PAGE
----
Author: Patrick Leyden
In a move that is likely to be welcomed by the mining industry, President Ramaphosa has appointed Gwede Mantashe as the Minister of Minerals and Energy (which now combines the Ministries of Mineral Resources and Energy).
During his short erstwhile tenure as Minister of Mineral Resources, Mantashe made significant progress in addressing several fundamental issues that have hampered investment into the South Africa mining industry over the last five years. His decisive action in addressing corruption and maladministration within his Department as well as taking steps to promote regulatory certainty were positively received by both domestic and international investors alike. As a result, South Africa gained twenty seven places under the Policy Perception Index and also made considerable gains under the overall Investment Attractiveness Index in the Fraser Institute’s most recent Mining Investment Survey.
Author: Jonathan Ripley-Evans and Fiorella Noriega Del Valle
In December 2017, South Africa brought into law its first piece of legislation dedicated to international arbitration, the aptly named International Arbitration Act of 2017 (the New Act).
The New Act
The New Act incorporates the provisions of the UNCITRAL Model Law and further aligns the country’s national law with the New York Convention. The legislation has been welcomed as a necessary step for South Africa to become the continent’s leading arbitral hub. Rather interestingly, in an effort to stimulate the growth of ADR, parties can also now choose to refer their disputes to conciliation using the UNCITRAL Conciliation Rules.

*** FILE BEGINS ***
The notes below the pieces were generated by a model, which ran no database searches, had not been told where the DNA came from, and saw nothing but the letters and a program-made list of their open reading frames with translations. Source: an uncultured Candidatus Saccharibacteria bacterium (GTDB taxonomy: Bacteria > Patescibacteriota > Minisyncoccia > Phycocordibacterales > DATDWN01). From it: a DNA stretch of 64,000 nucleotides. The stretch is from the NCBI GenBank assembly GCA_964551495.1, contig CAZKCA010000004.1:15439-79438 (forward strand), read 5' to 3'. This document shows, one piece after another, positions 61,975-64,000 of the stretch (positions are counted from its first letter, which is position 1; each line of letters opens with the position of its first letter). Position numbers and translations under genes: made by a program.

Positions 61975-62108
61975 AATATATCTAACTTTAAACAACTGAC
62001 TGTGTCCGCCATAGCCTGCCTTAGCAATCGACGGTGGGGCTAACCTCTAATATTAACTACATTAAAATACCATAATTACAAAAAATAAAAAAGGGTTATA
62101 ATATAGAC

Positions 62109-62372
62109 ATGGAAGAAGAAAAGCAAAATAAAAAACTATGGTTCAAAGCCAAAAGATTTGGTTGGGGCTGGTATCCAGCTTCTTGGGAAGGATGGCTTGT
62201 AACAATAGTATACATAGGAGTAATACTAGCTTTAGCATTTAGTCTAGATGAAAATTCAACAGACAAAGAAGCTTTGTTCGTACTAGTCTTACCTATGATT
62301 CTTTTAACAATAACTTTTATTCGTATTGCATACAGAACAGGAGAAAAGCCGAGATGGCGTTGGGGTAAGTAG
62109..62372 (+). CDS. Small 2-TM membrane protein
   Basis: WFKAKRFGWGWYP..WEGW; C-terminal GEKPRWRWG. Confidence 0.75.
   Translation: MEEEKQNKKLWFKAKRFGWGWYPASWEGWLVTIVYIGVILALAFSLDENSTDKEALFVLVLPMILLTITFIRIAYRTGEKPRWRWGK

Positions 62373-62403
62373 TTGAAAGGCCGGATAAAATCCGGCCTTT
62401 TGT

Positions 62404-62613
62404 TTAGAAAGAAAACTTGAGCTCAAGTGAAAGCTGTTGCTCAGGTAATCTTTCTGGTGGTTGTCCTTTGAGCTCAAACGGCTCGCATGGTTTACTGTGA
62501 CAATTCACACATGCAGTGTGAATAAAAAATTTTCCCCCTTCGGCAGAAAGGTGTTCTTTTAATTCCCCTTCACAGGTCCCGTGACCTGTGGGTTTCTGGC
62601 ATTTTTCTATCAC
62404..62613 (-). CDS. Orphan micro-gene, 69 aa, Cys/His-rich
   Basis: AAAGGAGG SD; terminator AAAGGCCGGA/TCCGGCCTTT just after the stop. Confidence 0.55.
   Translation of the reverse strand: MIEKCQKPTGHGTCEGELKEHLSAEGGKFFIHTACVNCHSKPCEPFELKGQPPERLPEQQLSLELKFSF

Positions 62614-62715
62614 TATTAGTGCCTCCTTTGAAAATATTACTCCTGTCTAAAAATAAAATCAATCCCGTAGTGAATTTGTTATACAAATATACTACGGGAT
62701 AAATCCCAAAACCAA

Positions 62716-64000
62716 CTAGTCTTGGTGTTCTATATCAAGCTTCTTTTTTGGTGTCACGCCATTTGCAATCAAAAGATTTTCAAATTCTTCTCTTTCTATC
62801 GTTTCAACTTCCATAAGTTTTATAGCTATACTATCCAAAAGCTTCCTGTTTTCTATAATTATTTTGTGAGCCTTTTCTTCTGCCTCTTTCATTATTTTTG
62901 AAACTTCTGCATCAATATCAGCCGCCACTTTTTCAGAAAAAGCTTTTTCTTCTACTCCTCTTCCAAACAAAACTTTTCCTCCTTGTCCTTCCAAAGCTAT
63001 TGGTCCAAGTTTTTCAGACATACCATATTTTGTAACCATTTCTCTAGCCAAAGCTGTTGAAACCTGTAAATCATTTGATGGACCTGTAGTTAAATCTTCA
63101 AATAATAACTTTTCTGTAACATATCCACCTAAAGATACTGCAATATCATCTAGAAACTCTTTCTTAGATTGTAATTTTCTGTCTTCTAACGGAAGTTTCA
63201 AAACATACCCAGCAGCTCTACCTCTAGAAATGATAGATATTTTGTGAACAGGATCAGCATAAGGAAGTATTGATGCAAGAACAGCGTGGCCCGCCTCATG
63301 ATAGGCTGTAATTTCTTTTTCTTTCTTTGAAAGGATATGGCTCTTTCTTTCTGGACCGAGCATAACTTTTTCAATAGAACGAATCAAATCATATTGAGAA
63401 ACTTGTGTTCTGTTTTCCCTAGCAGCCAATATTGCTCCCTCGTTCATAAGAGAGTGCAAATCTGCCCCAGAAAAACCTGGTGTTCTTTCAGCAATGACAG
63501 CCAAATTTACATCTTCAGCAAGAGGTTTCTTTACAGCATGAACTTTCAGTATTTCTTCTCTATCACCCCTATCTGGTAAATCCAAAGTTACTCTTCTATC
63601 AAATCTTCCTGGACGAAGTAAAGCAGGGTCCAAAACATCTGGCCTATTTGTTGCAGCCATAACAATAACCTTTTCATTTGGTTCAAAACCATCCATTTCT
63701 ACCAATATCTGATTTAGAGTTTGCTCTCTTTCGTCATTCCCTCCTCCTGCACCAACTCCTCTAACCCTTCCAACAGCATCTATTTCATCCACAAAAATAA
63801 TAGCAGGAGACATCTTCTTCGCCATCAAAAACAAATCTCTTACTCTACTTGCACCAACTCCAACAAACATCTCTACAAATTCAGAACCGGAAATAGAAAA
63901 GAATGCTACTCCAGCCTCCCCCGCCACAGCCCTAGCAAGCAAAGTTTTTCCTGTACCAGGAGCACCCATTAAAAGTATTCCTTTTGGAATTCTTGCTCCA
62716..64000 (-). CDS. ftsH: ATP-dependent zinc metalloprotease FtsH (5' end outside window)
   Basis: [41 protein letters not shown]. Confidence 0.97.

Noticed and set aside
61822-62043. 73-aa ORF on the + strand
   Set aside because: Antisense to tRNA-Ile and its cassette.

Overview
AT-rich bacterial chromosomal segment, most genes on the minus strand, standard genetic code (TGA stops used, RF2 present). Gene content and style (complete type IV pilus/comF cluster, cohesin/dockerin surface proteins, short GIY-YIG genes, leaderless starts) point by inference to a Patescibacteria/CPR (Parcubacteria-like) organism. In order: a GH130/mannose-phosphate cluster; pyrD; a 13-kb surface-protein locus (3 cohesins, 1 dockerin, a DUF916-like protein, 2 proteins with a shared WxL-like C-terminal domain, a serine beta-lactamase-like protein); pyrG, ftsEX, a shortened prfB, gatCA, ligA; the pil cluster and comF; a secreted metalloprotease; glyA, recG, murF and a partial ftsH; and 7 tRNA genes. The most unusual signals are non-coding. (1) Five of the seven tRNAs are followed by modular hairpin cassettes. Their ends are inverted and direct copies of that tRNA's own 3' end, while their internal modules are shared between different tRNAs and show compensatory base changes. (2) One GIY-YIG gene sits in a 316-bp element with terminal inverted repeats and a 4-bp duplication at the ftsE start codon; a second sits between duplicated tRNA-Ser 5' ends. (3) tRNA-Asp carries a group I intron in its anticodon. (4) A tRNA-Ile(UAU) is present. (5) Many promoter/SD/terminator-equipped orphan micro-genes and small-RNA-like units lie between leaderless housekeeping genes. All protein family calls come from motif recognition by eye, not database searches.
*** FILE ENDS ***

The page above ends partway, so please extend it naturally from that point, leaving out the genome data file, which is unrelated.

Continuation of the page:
But the New Act does not stop at mere adoption of the UNCITRAL texts and modernisation of the old regime. Ambitious refinements to the Model Law (which is incorporated as Schedule 1 to the New Act), seek to advance certain matters into what many may regard as relatively unchartered waters. One such ambitious development relates to court ordered interim measures.
Author: Peter Leon, Andrew Cannon, Iain Maxwell and Hannah Ambrose
The last few months have seen significant changes to mining regulations in various African states, giving rise to a concern that a regional trend of resource nationalism may be (re-)emerging. In this context it is important for companies associated with the mining sector to be aware of the protection international investment treaties may provide against the impact of resource nationalism on their assets, and how to maximise that protection before risks materialise. This bulletin briefly considers some of the last few months’ developments, before discussing how companies can use investment treaties to protect themselves against the risks they pose.
Recent developments in Tanzania, the Democratic Republic of Congo (“DRC”), Kenya, Zambia and South Africa
Recent changes to Tanzania’s mineral law regime are at one extreme of the developing trend. In July 2017, Tanzania enacted drastic amendments to the 2010 Mining Act, as well as two new laws asserting the Government’s “permanent sovereignty” over its natural resources (not only minerals but oil and gas as well) (see here for more details). Among other changes, the Government:
- empowered itself to renegotiate terms in mining contracts which Parliament considers “unconscionable”. “Unconscionable” terms are defined to include those providing for foreign laws or dispute resolution mechanisms;
- immediately banned the exportation of unprocessed minerals;
- raised royalty rates; and
- increased Government shareholding rights.